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Innovation is a key issue for competitiveness and viability in any sector; however, the challenges currently facing the olive grove make innovation an absolutely fundamental element for its sustainability, both from an environmental and economic point of view.

The production data of the last two seasons show a worrying scenario, which gives a glimpse of the potentially devastating consequences that climate change may bring to the olive grove. In addition, the challenge of generational replacement and the nominative demands on environmental impact, soil conservation and biodiversity contribute to a picture of high uncertainty for the olive grove and olive oils.


In this context, new sustainable management techniques, precision agriculture, artificial intelligence and the internet of things (IoT) are emerging as tools to improve the efficiency of the olive grove and reduce its environmental impact. The emergence of new sensors and advanced calibration techniques based on deep learning, as well as expert systems, can improve the process of virgin olive oil production, making it possible to achieve greater profitability through greater extraction efficiency and better use of the quality of the processed fruit. On the other hand, innovation in the use of by-products is another way to improve the profitability of the olive grove, opening up new sources of income that also make it possible to improve the environmental impact of the crop. Finally, innovation in the marketing of the different olive oils, with the search for new value propositions for consumers and potential new markets, also constitutes a very broad avenue in which to advance towards sustainability.

The multitude of calls for innovation project funding with these issues as the main focus of interest demonstrates the major importance given to these aspects by the different public administrations. This prioritisation by the administrations represents a unique opportunity to give a definitive boost to the adoption of collaborative innovation projects between companies and public research bodies as a fundamental tool for the advancement of the sector. This type of project allows companies to take on challenges that would be difficult to tackle alone, facilitating both economic and technical and operational aspects. On the one hand, the funding received in the form of subsidies allows for a significant reduction in the own resources dedicated to the project. On the other hand, the participation of researchers with previous experience in this type of projects facilitates the planning of the tasks to be carried out and allows the transfer of knowledge and research results between them and the company.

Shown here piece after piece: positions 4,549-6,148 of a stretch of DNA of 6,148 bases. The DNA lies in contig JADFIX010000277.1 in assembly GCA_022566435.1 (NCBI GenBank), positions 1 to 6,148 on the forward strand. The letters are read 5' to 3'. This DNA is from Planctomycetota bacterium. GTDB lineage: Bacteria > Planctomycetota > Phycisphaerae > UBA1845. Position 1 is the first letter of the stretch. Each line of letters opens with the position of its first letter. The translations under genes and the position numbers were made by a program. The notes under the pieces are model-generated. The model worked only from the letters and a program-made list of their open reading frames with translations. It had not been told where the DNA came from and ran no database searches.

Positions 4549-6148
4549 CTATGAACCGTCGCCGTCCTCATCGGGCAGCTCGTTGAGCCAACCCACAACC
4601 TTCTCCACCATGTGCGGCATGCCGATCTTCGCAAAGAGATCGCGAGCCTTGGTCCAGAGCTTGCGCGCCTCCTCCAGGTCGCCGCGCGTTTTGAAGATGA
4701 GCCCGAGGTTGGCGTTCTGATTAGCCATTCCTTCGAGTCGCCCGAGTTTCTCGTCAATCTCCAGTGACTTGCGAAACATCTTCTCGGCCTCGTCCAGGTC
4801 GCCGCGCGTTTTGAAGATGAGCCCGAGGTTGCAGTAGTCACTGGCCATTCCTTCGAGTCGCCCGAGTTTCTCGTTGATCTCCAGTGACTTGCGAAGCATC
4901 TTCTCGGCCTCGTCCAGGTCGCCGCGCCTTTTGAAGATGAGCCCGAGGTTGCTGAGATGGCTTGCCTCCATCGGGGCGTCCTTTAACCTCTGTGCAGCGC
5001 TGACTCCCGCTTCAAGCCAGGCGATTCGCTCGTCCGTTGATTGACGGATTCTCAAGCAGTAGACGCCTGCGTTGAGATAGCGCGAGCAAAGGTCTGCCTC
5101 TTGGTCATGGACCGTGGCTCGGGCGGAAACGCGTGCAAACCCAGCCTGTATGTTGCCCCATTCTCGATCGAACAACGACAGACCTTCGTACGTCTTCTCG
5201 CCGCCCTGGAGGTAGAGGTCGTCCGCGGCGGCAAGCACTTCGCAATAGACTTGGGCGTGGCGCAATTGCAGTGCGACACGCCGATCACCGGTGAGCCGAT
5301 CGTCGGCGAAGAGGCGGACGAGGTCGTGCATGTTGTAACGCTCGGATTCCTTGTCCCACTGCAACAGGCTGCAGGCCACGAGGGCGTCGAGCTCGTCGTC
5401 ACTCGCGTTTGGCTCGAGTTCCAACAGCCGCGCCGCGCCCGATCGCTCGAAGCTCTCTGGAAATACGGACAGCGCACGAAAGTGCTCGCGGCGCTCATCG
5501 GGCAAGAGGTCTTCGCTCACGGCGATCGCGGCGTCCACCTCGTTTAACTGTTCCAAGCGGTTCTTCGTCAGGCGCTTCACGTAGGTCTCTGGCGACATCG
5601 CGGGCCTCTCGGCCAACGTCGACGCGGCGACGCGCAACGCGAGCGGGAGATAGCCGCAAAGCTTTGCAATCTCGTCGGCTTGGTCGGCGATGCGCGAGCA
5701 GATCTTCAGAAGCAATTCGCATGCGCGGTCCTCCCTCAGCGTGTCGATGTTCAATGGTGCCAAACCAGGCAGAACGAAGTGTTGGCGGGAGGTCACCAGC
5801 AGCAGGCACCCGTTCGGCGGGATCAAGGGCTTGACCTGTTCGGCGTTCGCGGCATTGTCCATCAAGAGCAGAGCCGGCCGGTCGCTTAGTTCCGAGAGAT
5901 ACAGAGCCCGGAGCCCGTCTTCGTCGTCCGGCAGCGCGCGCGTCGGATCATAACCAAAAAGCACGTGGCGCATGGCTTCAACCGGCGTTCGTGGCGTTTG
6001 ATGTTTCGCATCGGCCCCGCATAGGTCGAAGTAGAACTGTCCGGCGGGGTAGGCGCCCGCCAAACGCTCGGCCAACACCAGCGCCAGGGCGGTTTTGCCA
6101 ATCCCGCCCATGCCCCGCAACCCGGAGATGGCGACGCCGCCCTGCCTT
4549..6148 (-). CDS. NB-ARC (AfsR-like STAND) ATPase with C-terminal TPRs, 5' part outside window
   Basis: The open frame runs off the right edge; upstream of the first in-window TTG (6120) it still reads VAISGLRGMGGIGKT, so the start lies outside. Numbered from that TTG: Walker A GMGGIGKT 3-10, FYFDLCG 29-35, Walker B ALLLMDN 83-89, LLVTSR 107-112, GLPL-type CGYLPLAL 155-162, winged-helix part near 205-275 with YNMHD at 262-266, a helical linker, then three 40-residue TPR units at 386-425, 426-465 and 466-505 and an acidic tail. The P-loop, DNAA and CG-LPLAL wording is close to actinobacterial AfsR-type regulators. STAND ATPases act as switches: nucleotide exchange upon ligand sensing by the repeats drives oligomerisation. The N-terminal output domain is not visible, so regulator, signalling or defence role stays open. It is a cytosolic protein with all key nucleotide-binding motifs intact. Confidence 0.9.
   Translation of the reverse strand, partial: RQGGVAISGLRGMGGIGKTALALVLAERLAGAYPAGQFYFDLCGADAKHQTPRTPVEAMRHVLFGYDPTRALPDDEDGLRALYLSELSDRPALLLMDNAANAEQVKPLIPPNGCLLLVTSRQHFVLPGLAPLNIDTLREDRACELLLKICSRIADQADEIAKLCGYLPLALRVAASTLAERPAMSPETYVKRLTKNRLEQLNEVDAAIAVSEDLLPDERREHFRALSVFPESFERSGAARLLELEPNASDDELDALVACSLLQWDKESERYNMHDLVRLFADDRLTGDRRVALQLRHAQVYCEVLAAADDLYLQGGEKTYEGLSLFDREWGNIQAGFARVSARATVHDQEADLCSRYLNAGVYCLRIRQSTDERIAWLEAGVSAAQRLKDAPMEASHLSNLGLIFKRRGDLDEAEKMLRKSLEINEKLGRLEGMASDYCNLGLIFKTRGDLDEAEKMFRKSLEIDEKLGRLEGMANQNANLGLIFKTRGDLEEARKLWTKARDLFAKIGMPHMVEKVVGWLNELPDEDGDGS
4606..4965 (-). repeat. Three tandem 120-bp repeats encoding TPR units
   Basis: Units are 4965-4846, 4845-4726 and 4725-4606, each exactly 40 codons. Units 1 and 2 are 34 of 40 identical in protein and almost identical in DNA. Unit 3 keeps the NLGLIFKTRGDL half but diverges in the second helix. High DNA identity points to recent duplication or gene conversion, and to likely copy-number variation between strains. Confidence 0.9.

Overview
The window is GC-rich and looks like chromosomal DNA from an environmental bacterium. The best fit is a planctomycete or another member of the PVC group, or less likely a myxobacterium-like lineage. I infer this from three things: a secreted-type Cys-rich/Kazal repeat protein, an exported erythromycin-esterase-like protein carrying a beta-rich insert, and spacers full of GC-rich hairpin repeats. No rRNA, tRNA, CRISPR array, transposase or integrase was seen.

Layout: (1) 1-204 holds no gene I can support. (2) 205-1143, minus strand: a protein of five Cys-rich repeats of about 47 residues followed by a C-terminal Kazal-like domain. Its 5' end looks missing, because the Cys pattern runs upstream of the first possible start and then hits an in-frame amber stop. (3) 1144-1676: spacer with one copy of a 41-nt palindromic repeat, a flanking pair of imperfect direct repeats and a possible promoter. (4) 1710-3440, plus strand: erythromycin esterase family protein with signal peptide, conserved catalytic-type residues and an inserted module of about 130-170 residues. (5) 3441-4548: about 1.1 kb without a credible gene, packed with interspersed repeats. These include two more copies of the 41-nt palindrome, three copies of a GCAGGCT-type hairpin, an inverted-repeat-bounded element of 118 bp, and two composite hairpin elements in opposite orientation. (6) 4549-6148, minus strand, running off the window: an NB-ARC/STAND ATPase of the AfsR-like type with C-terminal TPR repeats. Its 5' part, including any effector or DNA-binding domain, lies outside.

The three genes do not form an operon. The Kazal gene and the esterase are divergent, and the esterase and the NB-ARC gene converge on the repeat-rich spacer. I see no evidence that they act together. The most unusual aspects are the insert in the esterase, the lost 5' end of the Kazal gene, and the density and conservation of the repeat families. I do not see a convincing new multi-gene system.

Pablo Cano Marchal, secretary of the University Institute for Research in Olive Oil and Olive Oils of the University of Jaén (INUO), states that in recent years, different research and transfer projects have been carried out in collaboration with a multitude of actors in the sector on many of these lines of innovation. These projects show the Institute’s commitment to promoting innovation and transferring research results to the productive sector, so that this research is not just reduced to published scientific articles, but has a direct and decisive impact on the transformation of the sector through innovation.

Pablo Cano Marchal-Secretary of INUO

Thus, the LIFE Comp0live project, financed with European funds, has worked on the development of seats for Ford vehicles and furniture made of improved plastics from olive pruning. Also financed with European funds is the ARTOLIO project, which focuses on helping small producers to improve the quality of EVOO production by incorporating innovation into the process.

The SOIL O-live project, which aims to study the health of Mediterranean olive grove soils and establish strategies for their care and regeneration, and which in its first year has analysed more than 5,200 soil samples; and the LIFE Olivares Vivos projects, focused on the recovery of olive grove biodiversity and the creation of value through its certification, and PRIMA-SUSTAINOLIVE, focused on different aspects of agroecology and sustainability in the olive grove. The success of these projects is reflected in the award of two new projects, Olivares Vivos + and OLIVER to continue research and transfer in these areas. We have also participated in projects of the different operational group calls, dealing with topics of maximum interest and transfer potential such as the estimation of the nutritional state of the olive tree using multispectral images taken by drones, the use of computer vision sensors to estimate the quality of the fruit received at the mill, carbon capture and the analysis of its footprint in the olive grove, and the early prediction of the harvest.

Innovation is an indispensable aspect for the future of the olive grove and collaborative projects are a magnificent tool for promoting it. These examples illustrate the wide range of topics addressed by INUO and the great diversity of calls for proposals and funding. We hope that they will serve as an invitation for the creation of new consortia for the submission of project proposals to facilitate the innovation of companies in the sector.

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